Who will deliver justice when the very law enforcers have turned away from the law? We connive with the officers to steal from ourselves. A police officer who now sees his uniform as a key card to our pockets & wallets will work the hardest to maintain the status quo. As long as we are ready to pay the bribes at roadblocks, corrupt officers will work hard to stop us from speaking up. We have the pockets that are fueling corruption. We have the pockets that are cushioning these officers by unlawfully augmenting their low salaries. We are the people that are incentivizing rottenness. If we stop paying the bribes, the hunger pains will force our officers to act professionally. They will stop their spike throwing antics and the teargas canisters will become too heavy to lift.

These are the pillars keeping our banana republic rolling. We need to deny them the attention, bribes and self-enrichment opportunities.  It’s our duty to limit their influence on our minds, hearts and pockets so we can think and act independent of them. Let’s make their lives as less plush and less comfy as we can. We need to demystify them and expose their apparent heroism as myth.

In other words, we have to make them feel human. That way, they will feel our pain, our fear, our disappointment and soon they will begin to share our desires, convictions and vision till they walk with us and cry the same cry. They will become one with us then we will obliterate this Babylon.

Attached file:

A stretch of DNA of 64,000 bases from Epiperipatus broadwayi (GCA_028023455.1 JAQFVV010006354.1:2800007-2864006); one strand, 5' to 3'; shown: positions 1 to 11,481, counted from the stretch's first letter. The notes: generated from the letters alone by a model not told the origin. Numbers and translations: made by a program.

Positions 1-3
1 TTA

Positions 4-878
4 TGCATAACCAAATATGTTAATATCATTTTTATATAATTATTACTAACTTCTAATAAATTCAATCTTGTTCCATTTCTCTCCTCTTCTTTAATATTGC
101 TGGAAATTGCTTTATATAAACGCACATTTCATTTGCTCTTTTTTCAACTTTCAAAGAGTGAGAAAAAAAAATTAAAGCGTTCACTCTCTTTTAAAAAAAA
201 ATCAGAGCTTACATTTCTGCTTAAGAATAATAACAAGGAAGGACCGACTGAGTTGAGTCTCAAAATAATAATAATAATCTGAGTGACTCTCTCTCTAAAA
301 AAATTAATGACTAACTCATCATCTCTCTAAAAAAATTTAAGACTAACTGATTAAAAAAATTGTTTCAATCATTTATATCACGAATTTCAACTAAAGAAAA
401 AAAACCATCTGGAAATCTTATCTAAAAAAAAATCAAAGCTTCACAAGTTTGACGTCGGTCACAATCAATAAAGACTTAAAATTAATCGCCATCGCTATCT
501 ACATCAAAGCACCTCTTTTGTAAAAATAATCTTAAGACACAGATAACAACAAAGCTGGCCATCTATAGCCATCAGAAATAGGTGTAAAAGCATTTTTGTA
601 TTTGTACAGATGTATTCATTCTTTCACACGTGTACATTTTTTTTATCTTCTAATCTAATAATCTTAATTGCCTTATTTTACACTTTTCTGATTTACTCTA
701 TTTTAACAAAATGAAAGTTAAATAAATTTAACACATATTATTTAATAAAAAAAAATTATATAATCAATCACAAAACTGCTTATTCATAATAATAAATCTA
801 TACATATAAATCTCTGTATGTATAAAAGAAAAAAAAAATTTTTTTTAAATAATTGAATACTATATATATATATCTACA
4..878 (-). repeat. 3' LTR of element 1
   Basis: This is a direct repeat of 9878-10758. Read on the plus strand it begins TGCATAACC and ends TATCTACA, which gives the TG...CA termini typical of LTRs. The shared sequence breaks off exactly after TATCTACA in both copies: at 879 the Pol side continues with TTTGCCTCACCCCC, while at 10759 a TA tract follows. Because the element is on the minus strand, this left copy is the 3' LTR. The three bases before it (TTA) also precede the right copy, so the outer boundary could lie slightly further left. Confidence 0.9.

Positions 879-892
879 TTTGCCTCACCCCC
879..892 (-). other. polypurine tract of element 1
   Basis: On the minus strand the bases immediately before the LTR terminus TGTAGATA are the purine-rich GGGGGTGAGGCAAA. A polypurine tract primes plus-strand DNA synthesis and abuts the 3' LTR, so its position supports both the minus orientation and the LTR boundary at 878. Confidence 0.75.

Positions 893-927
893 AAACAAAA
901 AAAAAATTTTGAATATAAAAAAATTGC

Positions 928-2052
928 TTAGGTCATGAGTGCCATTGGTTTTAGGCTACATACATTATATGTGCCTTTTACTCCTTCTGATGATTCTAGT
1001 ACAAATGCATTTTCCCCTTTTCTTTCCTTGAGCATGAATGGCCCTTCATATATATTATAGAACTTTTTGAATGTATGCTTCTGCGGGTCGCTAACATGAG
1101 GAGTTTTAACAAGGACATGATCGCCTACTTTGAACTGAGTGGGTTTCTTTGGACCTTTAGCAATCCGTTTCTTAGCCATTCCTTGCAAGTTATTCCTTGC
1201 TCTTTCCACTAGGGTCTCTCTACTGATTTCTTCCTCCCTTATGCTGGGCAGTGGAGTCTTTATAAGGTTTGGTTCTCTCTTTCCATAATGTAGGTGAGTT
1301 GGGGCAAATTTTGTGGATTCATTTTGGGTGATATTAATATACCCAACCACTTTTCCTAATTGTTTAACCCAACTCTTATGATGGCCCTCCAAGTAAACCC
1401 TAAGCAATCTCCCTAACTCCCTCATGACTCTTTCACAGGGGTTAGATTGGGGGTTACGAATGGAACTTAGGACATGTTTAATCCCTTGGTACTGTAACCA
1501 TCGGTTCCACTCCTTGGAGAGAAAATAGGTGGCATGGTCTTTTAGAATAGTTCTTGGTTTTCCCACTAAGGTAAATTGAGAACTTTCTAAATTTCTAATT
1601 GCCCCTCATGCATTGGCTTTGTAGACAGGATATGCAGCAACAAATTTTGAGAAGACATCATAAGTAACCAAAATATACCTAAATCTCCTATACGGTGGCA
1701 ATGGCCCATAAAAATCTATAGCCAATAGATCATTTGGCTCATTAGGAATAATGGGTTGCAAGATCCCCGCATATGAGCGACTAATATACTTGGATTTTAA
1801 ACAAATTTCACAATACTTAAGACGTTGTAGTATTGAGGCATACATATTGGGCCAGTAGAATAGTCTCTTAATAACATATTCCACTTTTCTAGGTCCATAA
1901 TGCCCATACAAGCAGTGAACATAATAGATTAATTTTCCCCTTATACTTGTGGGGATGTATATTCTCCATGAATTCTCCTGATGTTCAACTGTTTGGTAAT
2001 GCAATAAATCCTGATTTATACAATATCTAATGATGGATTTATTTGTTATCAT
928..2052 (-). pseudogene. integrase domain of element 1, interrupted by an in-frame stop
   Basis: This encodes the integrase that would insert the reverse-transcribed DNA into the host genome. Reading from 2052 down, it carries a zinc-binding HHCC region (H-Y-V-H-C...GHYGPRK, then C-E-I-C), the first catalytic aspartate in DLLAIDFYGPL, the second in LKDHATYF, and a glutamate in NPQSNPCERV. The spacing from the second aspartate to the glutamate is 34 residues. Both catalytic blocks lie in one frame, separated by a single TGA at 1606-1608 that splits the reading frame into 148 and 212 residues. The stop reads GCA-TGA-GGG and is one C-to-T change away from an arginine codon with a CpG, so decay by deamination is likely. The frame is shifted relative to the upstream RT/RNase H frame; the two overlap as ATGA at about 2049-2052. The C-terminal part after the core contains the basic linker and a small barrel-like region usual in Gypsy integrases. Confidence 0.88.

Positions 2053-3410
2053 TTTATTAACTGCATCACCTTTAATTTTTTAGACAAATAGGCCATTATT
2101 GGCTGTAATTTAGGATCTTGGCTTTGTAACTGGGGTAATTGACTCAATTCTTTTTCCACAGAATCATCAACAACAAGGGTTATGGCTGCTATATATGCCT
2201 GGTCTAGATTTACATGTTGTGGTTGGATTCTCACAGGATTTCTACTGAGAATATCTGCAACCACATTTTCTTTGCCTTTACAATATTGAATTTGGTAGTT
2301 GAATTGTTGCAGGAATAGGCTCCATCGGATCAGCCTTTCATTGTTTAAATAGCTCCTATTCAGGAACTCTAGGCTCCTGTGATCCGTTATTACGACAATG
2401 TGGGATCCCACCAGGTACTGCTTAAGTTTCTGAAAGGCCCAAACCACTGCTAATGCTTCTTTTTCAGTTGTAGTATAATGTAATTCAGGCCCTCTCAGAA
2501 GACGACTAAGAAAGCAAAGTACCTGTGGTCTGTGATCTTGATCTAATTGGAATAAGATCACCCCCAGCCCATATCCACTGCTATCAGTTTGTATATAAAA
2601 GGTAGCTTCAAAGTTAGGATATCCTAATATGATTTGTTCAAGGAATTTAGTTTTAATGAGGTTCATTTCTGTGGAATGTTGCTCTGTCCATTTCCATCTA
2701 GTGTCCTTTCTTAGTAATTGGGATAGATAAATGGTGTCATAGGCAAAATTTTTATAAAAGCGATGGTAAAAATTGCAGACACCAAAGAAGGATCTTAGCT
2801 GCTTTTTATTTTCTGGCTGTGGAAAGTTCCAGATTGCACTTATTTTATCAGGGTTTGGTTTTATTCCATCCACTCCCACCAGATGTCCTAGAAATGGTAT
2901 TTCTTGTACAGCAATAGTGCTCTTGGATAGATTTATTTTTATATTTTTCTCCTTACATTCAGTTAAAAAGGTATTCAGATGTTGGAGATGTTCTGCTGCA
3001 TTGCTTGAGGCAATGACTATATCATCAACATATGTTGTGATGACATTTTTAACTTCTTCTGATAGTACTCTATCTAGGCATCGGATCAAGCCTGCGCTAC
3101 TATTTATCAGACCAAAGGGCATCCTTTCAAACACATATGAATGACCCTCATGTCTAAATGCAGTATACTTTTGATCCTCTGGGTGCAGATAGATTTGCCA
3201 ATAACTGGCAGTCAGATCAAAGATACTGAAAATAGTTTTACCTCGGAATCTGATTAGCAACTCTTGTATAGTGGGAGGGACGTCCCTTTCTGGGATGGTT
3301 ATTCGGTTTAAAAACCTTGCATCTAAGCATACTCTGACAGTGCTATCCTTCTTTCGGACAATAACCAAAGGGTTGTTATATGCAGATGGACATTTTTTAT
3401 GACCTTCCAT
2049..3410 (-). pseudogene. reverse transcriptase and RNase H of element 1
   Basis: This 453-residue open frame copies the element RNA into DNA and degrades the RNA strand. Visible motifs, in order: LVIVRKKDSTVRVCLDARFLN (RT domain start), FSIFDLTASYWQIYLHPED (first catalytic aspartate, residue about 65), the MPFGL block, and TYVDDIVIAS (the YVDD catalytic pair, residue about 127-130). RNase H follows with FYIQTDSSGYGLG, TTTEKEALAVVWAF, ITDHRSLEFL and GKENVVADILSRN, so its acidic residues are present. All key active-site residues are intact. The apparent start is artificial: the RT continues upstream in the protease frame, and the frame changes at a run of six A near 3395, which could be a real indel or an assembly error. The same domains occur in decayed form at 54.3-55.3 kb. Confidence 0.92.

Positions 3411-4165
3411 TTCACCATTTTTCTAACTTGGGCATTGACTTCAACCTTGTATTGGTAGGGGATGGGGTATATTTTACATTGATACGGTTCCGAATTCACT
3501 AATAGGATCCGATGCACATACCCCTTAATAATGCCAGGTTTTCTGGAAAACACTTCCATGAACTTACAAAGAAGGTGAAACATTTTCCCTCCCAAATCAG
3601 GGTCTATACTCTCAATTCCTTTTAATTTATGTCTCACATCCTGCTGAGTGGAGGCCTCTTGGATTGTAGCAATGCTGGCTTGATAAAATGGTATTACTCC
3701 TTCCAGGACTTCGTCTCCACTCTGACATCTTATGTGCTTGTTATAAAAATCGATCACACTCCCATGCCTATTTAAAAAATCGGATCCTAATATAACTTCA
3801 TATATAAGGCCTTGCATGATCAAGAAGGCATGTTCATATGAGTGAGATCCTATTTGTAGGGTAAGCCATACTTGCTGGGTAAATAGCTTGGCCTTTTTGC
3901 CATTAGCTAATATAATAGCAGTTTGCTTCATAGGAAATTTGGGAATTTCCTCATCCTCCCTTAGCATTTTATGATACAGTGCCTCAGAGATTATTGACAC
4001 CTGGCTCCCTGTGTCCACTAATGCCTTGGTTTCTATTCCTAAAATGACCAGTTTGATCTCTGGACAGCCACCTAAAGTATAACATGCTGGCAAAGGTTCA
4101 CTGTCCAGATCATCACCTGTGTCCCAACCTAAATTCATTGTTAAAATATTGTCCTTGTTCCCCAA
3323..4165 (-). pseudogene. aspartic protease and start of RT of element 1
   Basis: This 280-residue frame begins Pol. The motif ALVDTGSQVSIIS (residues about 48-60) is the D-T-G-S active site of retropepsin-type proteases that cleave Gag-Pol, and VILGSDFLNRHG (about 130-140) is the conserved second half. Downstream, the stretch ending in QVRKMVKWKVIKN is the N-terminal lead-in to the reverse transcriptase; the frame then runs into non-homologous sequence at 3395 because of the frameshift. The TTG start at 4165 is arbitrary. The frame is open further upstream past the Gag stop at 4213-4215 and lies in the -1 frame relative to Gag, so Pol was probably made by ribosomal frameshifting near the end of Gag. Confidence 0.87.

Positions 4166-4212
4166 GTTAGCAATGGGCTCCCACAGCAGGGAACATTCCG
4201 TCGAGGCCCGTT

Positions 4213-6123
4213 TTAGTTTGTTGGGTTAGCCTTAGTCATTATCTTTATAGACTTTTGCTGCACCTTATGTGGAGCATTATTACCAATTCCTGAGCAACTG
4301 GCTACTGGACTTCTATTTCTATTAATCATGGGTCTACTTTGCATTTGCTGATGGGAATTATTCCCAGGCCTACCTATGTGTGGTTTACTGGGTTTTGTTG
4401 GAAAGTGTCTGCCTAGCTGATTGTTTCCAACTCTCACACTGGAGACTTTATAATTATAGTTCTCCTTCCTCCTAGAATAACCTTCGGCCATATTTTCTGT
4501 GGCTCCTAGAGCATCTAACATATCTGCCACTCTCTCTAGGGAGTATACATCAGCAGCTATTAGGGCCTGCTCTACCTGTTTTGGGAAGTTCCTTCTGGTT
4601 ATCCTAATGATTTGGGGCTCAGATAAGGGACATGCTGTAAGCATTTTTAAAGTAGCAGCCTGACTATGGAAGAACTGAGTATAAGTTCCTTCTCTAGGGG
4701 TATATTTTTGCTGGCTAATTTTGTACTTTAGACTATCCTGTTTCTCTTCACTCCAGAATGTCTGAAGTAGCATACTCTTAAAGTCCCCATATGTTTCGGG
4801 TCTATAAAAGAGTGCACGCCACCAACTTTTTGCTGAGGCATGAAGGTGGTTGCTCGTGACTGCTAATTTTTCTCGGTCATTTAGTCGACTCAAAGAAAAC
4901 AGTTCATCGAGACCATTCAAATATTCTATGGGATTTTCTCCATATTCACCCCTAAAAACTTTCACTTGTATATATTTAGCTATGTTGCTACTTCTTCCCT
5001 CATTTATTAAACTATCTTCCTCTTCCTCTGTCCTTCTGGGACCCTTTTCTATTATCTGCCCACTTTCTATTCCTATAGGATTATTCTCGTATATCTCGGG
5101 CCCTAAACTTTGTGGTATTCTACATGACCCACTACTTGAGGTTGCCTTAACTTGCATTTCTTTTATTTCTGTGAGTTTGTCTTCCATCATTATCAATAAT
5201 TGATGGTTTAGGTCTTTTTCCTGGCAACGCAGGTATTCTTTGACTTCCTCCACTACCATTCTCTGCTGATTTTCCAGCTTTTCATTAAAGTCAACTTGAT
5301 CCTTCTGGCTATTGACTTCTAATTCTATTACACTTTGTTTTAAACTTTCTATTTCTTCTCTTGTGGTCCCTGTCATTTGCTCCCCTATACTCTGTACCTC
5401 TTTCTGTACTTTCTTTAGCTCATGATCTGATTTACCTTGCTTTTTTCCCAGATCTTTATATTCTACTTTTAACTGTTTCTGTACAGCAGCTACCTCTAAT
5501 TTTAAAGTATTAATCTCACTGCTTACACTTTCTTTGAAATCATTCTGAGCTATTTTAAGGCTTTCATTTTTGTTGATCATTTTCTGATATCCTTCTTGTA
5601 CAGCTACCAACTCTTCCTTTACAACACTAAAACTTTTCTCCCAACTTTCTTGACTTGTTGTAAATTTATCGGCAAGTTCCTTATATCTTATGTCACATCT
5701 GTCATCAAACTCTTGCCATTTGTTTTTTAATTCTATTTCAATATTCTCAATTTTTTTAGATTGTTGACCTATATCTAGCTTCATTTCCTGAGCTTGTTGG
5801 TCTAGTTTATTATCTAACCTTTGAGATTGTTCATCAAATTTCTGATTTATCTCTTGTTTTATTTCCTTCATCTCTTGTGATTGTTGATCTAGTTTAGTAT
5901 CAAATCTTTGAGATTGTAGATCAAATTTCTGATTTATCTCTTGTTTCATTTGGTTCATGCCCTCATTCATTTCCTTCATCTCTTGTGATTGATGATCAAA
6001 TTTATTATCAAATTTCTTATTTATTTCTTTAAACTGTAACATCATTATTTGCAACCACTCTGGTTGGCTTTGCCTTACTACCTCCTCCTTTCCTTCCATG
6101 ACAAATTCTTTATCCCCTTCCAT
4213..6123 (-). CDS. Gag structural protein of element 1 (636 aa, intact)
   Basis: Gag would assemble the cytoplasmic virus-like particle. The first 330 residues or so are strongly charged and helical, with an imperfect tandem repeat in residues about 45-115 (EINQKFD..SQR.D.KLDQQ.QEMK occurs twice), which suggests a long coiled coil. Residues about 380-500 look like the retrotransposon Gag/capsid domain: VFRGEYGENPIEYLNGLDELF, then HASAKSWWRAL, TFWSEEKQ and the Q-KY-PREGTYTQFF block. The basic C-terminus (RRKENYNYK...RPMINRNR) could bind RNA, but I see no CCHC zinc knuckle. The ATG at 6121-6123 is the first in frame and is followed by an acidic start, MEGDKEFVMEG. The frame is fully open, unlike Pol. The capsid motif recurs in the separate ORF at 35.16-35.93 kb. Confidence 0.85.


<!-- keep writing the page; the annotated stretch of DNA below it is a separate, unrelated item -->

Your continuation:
For the good of the Republic!

Monday, 6 February 2017

2016 songs that tell the Zimbabwean political story

Zimbabwe is a nation on the cusp. Some say we are reaching the boiling point but from the looks of it, we are already in a boiling pot. From massive scandals like the disappearance of $15billion to the cash crisis that’s seen people spending more time at bank queues and the unfortunate herald of the return of the Bond note to the recent Bicycle-gate mixed with shutdowns and protests in and outside the country, the future of the republic is uncertain.



Citizens are always on the alert for the next teargas moment (or the Choppies moment) whilst republican police have made the baton (button sticks) and helmets part of their uniform. Catching thieves, pickpockets, murderers or burglars is the last on ZRP duty list. If they aren’t on the roads looking for money to fund endless trips by those ‘above’ then they are polishing teargas canisters (smoke machines) ready to kick butts.

Artists whom we have criticized for turning a blind eye to the unravelling situation have this year made commendable efforts to say something with the limited freedom of expression. We are not sure how much this is affecting them but we applaud their attempts at speaking truth to power. So whilst Tambaoga and crew continue with their bootlicking, ‘serious’ artists are now talking serious issues. Here are some:

Winky D – 25

It’s a tale of broken dreams. At some point in our teenage lives, we envisaged a better future and had laid out plans depending on our understanding of success. In 25, Winky who says he’s well into his 30s believed that at 25 he would have it all (a mansion like Kasukuwere’s, yellowbone for a wife, Jaguars & Phantoms). To date the only youth who can boast of having achieved that (except a wife) is Wicknell. In today’s Zimbabwe, youths are going beyond 25 before they get a decent job or sustainable source of income.  Today’s young are having to work harder but earning less.

Hosiah Chipanga – Kana nyika yakanaka (In a normal economy)